7 min

002 :: POPS The Year of Magical Listening

    • Music Commentary

FEATURING

Don't Lose This by Pops Staples, released by ANTI- Records in 2015.

Listen: https://songwhip.com/pops-staples/dont-lose-this


TRANSCRIPT

It's customary to think of songs as built up out of a few fundamental elements: melody, rhythm, harmony, lyric – words set to a tune sung in time atop chords. But these songs are nothing like that. They of course have melody and rhythm, harmony and lyric. But that's not what they're made of, that's not what they are. Pops Staples songs, rather, are compositions of two timbres: his trembling voice and his tremolo guitar.

There's other sounds here, too, of course: drums, bass, other voices. But these songs are anchored by the unique signatures of Pops's two instruments: the wooziness of his guitar, the yearning in his voice. Either of these elements on its own is distinctive enough as it is. But together they sound like nothing else.

It's often hard to believe that these two sounds are coming from the same performer, in a simultaneous performance. They often have entirely different energies, moving not so much in counterpoint as in parallel, but in a way that somehow, miraculously, comes together as a single musical whole. These songs are like a conversation between Pops's voice and his guitar, but a conversation that does not just go back and forth between them, but also involves a lot of talking over one another.

And that's not the only reason these songs sound conversational. It's also a matter of the casualness and spontaneity of their performance. The rhythm is loose, the melodies meandering. Pops sings as if he's just telling you the lyrics, speaking them out in his delicate yet sonorous voice. The guitar licks feel extemporaneous, as if they're just whatever in the moment came to his mind. Though Pops has surely played these songs hundreds if not thousands of times before, they never sound rehearsed. They sound as if Pops has just sat down and started speaking through his instruments, channelling the energy of the moment into a new and singular performance.

There's one other element to this music's essence, one last thing that makes it what it is. This is spiritual music, gospel music, devotional music – and it's doubtful that Pops's sound could be put to any other purpose, let alone a better one. Listening to Pops play, you can't but hear the spirit moving through him, in the way his guitar quivers and the way his voice always remains pure, however quiet or loud it may be.

These are holy sounds, but also human ones. In them one can feel the divine element in man. In them one can hear a man approaching the divine. Through this music one learns that we all can aspire to something greater, however humble our talents may be. Through this music one sees that there is transcendence even amidst the mundane.

FEATURING

Don't Lose This by Pops Staples, released by ANTI- Records in 2015.

Listen: https://songwhip.com/pops-staples/dont-lose-this


TRANSCRIPT

It's customary to think of songs as built up out of a few fundamental elements: melody, rhythm, harmony, lyric – words set to a tune sung in time atop chords. But these songs are nothing like that. They of course have melody and rhythm, harmony and lyric. But that's not what they're made of, that's not what they are. Pops Staples songs, rather, are compositions of two timbres: his trembling voice and his tremolo guitar.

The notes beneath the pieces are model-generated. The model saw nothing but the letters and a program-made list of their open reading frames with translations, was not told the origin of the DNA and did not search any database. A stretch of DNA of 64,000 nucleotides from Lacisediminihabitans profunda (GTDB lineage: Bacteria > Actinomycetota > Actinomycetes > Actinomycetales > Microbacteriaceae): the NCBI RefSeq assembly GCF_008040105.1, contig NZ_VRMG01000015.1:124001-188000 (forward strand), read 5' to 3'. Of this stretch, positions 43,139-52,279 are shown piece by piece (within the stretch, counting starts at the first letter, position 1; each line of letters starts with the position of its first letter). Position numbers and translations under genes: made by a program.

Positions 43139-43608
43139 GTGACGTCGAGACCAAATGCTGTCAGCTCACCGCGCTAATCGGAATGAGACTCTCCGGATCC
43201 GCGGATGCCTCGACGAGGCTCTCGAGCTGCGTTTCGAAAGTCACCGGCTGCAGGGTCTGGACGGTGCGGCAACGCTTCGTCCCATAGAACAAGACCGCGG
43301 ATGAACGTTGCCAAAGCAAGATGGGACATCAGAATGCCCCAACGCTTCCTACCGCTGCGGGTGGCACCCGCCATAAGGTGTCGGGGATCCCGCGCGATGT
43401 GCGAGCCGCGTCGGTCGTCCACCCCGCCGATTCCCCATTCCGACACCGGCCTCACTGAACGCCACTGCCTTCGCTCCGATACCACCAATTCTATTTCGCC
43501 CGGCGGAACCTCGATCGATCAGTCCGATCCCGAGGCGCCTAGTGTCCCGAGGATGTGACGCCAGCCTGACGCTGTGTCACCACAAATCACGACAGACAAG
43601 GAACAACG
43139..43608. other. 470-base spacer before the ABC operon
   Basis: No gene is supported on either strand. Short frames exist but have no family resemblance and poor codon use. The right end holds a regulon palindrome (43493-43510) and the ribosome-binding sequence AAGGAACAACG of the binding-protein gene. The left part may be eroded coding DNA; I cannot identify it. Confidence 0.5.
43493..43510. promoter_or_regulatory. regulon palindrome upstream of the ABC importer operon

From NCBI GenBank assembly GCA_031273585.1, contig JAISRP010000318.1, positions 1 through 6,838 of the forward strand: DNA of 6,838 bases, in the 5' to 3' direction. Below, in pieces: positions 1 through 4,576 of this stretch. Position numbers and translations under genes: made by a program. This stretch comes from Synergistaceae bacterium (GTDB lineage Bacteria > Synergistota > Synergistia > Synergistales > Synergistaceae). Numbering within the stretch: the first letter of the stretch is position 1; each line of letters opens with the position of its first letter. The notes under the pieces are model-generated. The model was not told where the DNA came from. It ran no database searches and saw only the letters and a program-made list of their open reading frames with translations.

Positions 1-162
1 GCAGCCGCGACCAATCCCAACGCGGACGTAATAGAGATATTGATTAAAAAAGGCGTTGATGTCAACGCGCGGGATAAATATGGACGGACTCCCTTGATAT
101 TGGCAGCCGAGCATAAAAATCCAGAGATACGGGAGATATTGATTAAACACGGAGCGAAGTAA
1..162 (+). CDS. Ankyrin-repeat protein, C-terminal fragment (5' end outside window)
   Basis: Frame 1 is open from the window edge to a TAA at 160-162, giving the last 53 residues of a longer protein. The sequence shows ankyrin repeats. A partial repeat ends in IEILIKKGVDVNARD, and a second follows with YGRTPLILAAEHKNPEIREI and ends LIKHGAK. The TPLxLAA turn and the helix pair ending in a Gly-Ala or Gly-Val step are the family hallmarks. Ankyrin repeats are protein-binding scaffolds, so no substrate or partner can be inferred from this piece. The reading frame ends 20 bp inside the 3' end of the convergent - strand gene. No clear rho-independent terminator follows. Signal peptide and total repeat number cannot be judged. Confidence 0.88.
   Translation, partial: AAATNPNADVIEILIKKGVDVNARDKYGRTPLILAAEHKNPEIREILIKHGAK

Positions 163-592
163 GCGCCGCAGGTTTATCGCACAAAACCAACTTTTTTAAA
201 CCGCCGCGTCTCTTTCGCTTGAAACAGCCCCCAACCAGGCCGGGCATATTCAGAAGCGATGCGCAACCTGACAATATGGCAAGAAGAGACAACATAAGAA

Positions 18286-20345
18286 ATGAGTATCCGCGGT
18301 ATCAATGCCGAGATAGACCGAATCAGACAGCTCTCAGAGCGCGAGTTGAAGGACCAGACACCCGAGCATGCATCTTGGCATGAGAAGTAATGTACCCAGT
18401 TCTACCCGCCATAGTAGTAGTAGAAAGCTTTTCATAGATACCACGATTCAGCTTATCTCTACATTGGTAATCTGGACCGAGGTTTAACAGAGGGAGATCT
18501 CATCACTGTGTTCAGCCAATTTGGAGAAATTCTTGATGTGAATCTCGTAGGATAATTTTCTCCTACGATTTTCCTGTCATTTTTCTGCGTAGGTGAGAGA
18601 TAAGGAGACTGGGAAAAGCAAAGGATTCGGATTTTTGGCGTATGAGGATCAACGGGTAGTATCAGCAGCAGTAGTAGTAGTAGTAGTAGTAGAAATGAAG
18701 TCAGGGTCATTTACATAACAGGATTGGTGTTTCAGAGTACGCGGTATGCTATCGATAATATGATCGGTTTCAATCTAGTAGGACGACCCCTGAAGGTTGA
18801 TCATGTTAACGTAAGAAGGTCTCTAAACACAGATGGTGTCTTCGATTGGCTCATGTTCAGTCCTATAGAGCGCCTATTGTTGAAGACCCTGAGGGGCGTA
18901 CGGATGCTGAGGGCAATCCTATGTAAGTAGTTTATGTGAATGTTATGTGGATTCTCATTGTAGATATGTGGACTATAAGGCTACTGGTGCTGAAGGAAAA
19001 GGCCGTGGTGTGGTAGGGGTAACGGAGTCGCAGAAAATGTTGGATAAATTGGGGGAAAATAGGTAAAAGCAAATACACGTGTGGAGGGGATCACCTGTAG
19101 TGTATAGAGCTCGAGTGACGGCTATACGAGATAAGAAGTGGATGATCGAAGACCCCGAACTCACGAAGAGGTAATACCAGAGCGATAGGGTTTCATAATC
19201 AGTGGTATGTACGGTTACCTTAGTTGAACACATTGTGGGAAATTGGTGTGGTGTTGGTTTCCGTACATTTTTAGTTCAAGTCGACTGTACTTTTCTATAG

There's other sounds here, too, of course: drums, bass, other voices. But these songs are anchored by the unique signatures of Pops's two instruments: the wooziness of his guitar, the yearning in his voice. Either of these elements on its own is distinctive enough as it is. But together they sound like nothing else.

It's often hard to believe that these two sounds are coming from the same performer, in a simultaneous performance. They often have entirely different energies, moving not so much in counterpoint as in parallel, but in a way that somehow, miraculously, comes together as a single musical whole. These songs are like a conversation between Pops's voice and his guitar, but a conversation that does not just go back and forth between them, but also involves a lot of talking over one another.

And that's not the only reason these songs sound conversational. It's also a matter of the casualness and spontaneity of their performance. The rhythm is loose, the melodies meandering. Pops sings as if he's just telling you the lyrics, speaking them out in his delicate yet sonorous voice. The guitar licks feel extemporaneous, as if they're just whatever in the moment came to his mind. Though Pops has surely played these songs hundreds if not thousands of times before, they never sound rehearsed. They sound as if Pops has just sat down and started speaking through his instruments, channelling the energy of the moment into a new and singular performance.

There's one other element to this music's essence, one last thing that makes it what it is. This is spiritual music, gospel music, devotional music – and it's doubtful that Pops's sound could be put to any other purpose, let alone a better one. Listening to Pops play, you can't but hear the spirit moving through him, in the way his guitar quivers and the way his voice always remains pure, however quiet or loud it may be.

These are holy sounds, but also human ones. In them one can feel the divine element in man. In them one can hear a man approaching the divine. Through this music one learns that we all can aspire to something greater, however humble our talents may be. Through this music one sees that there is transcendence even amidst the mundane.

7 min

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